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Thread: Ideas for class exercises

  1. #1

    Ideas for class exercises

    Hi folks,
    I'm teaching an undergrad course in local comprehensive planning, and I'm looking for some nifty ideas for exercises that can be done, preferably within a single class session.

    Since it's comprehensive planning, the subject areas run from soup to nuts-- land use, demographics, econ development, housing, infrastructure, environment, planning politics, citizen participation, growth control, historical preservation...

    Any ideas out there? even better-- does anyone know of a web site where teachers of planning share resources and experience?

  2. #2
    David,

    I am also teaching a class this semester in Environmental Planning. My primary emphasis for this class is to bring a bit of the "real" world to academia. I am trying to incorporate as much of what I am doing in my office into the classroom. I am very close to finishing our Phase II Storm Water Management Plan. When finished, I plan on having the class review and critique the plan. Hopefully this will accomplish two things. First, it will help them develop some critical thinking skills in this area and give them an example of how federal environmental policy works on the local level. Second, it will give me several objective opinions on my plan.

    Some other things that I am doing include having them write a two page paper on their environmental views: do they consider themselves environmentalists, conservationists, protectionists, etc. I am also having them review several media sources to find relevant articles to bring to class for discussion.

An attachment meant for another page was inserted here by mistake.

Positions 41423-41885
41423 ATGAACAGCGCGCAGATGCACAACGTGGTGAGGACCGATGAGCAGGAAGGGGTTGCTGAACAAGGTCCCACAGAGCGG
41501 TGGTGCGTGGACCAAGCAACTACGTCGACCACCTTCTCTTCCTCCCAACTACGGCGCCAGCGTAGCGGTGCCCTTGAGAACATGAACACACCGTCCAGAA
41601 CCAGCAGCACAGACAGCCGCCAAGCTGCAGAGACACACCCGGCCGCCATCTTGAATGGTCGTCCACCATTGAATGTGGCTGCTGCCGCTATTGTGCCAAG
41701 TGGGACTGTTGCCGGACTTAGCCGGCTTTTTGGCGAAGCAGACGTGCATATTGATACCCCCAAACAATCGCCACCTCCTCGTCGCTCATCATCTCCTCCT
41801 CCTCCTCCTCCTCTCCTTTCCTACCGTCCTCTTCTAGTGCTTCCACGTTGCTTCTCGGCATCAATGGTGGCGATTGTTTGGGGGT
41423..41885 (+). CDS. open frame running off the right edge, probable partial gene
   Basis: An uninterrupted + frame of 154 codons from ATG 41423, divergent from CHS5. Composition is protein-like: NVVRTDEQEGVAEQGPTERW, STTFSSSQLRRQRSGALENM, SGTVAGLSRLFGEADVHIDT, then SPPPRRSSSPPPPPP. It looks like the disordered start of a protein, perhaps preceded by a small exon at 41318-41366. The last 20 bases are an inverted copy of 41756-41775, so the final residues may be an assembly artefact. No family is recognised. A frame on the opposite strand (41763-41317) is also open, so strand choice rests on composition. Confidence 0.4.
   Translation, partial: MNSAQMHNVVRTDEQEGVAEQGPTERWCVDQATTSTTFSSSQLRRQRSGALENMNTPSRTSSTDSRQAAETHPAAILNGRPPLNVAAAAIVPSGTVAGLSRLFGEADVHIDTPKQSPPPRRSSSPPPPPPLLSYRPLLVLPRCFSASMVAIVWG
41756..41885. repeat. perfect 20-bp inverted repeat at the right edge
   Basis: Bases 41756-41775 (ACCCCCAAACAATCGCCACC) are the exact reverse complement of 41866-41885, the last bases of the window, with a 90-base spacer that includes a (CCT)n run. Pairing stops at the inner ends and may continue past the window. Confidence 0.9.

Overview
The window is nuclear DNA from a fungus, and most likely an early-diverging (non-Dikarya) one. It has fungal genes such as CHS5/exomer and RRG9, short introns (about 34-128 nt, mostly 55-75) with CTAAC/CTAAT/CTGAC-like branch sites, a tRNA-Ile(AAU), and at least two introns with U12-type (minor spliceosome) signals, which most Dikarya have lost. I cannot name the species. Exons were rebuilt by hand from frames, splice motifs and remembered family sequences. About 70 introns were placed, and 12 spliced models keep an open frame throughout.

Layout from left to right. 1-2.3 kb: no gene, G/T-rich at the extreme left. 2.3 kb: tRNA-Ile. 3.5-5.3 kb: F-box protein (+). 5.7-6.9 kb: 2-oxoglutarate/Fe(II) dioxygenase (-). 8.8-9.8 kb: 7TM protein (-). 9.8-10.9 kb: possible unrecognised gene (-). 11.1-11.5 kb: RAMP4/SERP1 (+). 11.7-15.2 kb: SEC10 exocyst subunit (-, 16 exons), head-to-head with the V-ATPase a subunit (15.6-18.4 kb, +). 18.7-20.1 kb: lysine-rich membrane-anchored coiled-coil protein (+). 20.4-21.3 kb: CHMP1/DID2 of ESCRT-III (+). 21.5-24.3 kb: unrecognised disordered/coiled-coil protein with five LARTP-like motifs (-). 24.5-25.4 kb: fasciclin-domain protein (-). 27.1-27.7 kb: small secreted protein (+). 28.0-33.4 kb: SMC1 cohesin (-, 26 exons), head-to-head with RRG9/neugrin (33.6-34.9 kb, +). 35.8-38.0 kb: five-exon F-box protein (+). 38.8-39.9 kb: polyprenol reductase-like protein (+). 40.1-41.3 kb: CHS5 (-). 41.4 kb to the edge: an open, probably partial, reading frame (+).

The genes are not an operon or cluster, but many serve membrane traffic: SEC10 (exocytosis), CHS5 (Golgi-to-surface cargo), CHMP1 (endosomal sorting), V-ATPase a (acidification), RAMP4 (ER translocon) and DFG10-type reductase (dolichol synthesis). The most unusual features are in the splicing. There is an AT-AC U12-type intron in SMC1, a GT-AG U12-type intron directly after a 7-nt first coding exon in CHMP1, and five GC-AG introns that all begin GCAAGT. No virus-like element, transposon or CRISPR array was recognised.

I too would be interested to know if anyone else has had similar experiences as a "guest professor" and if so, what ideas you incorporated into your class.
    A word to the wise ain't necessary. It's the stupid ones that need the advice.
    --Bill Cosby

  3. #3
    Cyburbian Jeff's avatar
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    When I was in undergrad, several of my professors were planners at the county planning commission (one was the director). Classes were always geared towards current events, and how to apply the planning principles we were discussing.

    IMHO, a much better teaching method than soem bland repetition of the contents of a planning book.